- Loads of excellent video content
- Stable and good quality streaming
- Focus on video over smaller apps really works
- The BIV interface is tedious in the extreme
- BBC iPlayer
- Demand 5
- Facebook, Twiiter, Skype
While Sony’s Bravia Internet Video system currently has some significant problems that we’ll get to presently, one thing that’s not in doubt is that it really ‘gets’ what Smart TV functionality should be all about.
The clue is in the name: Bravia Internet Video (BIV). For what Sony has realised more powerfully than the rest is that the real key to developing a successful Smart TV system is to focus on video content. After all, playing back video is what your TV is designed to do. So Sony’s focus on getting mostly video streaming services live on its online servers seems to be the best idea the Japanese brand has had for years, frankly.
This focus gave BIV a huge edge in the 2010-early 2011 Smart TV season, and while its advantage isn’t as pronounced now, it’s still there thanks to a wealth of video content that includes LoveFilm, the BBC iPlayer, the Demand 5 Channel 5 catchup service, Sony’s own Qriocity platform, EuroSport, YouTube, a new 3D channel for TVs that support 3D playback, a Sky News headline feed, and perhaps best of all a free Sony Entertainment Television channel that’s stuffed with whole series of classic TV shows.
Clearly Sony’s ownership of some major TV and film content producing companies serves it well in ‘negotiating’ content for its BIV platform. It should be said that there appears to be actually fewer video platforms on BIV right now than there were last year, but this feels more like a deliberate trimming away of unnecessary ‘fat’ than Sony failing to keep the rights to show stuff.
More good news is that the BIV system seems impressively robust versus most of its rivals when it comes to the stability and quality of its video streams.
Sony’s clearly stated belief that video content is the biggest driver of Smart TV functionality carries with it an implicit belief that smaller, ‘smartphone’-like apps are not so important. And indeed, Sony doesn’t really bother with such ‘fluff’, currently adding only the Facebook, Twitter, Picasa and Skype social networking functions and a Web browser to its main video streaming talents.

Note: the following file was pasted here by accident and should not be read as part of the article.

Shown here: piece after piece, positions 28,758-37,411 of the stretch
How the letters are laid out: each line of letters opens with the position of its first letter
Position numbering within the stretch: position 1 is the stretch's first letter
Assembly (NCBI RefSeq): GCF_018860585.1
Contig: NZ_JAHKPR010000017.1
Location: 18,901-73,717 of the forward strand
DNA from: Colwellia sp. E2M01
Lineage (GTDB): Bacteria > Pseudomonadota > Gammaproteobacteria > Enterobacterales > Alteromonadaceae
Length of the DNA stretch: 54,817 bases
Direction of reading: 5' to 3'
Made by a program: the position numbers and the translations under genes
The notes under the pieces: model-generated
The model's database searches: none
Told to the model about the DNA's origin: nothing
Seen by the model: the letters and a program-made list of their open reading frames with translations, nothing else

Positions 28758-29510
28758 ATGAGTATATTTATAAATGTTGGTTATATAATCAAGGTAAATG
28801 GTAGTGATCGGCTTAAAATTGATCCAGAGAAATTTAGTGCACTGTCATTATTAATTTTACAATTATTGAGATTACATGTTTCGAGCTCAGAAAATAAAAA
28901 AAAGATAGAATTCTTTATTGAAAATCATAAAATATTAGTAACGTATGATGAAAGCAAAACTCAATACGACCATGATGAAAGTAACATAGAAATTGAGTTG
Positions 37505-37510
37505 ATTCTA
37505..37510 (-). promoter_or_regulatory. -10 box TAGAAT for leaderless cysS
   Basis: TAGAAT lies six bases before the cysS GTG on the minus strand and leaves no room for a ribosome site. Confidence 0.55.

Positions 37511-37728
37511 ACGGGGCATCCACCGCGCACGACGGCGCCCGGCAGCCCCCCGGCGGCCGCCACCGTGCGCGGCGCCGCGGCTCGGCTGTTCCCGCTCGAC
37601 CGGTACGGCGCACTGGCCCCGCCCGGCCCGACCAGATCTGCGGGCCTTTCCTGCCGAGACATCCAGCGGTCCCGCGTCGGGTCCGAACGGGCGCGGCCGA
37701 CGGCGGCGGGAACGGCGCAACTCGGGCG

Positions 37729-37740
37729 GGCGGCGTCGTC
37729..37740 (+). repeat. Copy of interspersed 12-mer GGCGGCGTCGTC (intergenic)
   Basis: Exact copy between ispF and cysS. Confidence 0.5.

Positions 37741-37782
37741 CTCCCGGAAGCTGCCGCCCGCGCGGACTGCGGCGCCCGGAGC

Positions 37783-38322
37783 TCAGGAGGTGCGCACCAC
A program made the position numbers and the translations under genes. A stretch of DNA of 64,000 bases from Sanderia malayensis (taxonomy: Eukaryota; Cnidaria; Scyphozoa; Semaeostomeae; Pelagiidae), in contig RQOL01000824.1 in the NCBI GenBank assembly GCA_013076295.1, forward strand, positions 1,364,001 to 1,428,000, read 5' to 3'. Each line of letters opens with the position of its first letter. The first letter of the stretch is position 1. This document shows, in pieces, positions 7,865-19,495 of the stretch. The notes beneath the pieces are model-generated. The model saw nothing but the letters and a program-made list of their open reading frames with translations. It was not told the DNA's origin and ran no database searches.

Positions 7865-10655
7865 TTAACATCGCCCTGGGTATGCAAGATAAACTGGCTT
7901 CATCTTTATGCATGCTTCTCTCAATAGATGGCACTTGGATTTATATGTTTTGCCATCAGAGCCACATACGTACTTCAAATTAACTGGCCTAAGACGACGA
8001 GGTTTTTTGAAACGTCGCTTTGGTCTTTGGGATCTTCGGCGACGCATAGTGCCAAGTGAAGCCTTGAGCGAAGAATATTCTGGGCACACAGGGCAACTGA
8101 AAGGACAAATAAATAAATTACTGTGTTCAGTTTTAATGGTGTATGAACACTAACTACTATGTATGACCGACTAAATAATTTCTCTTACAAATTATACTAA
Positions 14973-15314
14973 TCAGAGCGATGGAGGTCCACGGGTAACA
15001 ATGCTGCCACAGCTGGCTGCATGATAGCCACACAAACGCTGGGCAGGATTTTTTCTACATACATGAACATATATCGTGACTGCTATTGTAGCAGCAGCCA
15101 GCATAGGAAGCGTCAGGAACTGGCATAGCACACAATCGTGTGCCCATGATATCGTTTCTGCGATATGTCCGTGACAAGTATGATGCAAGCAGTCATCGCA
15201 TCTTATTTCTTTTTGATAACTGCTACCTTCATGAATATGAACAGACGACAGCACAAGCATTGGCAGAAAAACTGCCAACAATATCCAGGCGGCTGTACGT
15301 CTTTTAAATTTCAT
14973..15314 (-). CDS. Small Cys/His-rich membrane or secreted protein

This Web browser is a disappointment, though, featuring text that’s far too small to be comfortably readable from any sort of normal viewing distance.
Moreover. while we mostly concur with the videocentric direction Sony seems to want to take its Smart TV functionality, the brand needs to introduce a radical overhaul to its BIV interface. First, getting to some of the online options is like searching for a needle in a haystack, where the haystack is the horrible long-winded PS3-like menus that Sony currently uses on its TVs.
Second, even when you’re in the BIV content menus they’re not at all well organised. Yes, content is ordered by genre and presented via neat icons. But you sometimes have to scroll down over pages of stuff you’re not interested in to reach something you want rather than there being direct ‘links’ to different content genres. As well as making browsing tedious, the ‘scrolling down’ approach also makes it harder for you to spot new services as they come online.
While the sheer pain-factor of Sony’s current interface stops BIV realising its full potential, there is hope ahead as Sony is promising to launch new TVs driven by the much better looking Google TV platform by late spring. Watch this space.
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